Dallas County Community College District, with its seven campuses, provides affordable early college, dual credit, and college courses, as well as 100 programs leading to certificates or associate degrees. Additionally, Dallas is home to Southern Methodist University, the University of North Texas at Dallas, and the University of Texas Southwestern Medical Center. The larger DFW Metroplex contains 30 colleges and universities, both public and private, religious and secular.
Dallas and the Metroplex benefit from a low unemployment rate — around 3.4% in December 2018, compared with 3.7% nationwide. Dallas has been a beneficiary of Texas’s generally robust economy, with several large companies relocating to the area. Major companies include Toyota, State Farm Insurance, Texas Instruments, Boeing, Lockheed-Martin, Southwest Airlines, American Airlines, and AT&T.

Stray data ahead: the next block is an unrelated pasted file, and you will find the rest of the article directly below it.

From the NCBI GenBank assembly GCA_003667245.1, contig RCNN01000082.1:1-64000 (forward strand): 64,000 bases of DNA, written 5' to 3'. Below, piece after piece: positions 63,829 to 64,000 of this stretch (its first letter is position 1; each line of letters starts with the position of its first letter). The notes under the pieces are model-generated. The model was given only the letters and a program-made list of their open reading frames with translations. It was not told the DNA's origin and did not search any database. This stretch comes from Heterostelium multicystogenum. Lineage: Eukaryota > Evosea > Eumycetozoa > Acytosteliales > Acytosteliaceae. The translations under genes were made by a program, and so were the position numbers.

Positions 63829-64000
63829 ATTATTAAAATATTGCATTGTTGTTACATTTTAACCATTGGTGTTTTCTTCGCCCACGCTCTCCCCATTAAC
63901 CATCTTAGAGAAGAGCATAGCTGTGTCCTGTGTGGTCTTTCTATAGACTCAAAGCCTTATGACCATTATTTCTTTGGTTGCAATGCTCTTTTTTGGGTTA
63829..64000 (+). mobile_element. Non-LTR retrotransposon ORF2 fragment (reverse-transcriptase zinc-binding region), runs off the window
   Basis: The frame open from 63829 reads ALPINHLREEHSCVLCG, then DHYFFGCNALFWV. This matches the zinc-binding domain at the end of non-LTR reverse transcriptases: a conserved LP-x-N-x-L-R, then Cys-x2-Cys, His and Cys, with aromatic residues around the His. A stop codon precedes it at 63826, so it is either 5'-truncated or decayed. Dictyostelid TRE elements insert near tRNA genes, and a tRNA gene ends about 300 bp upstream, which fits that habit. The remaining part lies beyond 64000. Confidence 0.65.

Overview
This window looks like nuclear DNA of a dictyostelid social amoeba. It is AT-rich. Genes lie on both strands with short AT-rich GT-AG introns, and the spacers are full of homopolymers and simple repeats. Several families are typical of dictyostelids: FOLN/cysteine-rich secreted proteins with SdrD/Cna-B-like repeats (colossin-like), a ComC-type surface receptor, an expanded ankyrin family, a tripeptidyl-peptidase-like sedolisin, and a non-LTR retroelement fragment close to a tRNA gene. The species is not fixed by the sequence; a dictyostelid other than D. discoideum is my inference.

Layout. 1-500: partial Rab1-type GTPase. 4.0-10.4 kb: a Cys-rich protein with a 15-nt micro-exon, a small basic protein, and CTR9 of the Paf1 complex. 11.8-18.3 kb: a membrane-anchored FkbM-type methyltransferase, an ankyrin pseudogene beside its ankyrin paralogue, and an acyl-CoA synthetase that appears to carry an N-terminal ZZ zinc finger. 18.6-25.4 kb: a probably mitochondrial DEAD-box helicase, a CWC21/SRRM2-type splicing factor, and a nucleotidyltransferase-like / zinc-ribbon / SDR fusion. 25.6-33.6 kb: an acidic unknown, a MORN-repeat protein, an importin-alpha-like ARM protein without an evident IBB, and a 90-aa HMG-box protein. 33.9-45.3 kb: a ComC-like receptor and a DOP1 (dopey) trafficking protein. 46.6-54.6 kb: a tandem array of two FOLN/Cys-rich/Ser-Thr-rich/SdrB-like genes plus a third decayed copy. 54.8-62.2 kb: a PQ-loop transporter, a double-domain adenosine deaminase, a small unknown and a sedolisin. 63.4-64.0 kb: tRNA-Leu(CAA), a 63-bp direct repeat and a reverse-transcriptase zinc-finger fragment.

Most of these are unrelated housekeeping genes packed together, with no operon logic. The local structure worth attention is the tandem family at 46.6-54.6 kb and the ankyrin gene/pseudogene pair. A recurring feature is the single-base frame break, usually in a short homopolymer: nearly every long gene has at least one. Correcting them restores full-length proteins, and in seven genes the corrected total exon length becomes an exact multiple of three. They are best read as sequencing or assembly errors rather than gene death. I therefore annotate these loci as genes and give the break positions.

The low unemployment rate means that companies sometimes struggle to hire — which means there are great opportunities for those who want to relocate to the area and need to find work. Dallas also has many employment opportunities for those who want to work for small businesses, nonprofit agencies, and municipal agencies.
There’s always something fun going on in Dallas, no matter what you’re looking for. The city has a vibrant live music scene, and on any given night you can hear live jazz, blues, country, rock, and indie music. Deep Ellum, long the heart of the city’s live music scene, is a must-visit location for anyone new to Dallas. Whether you want to see a national act or a local up and comer, there’s a show for you in Dallas.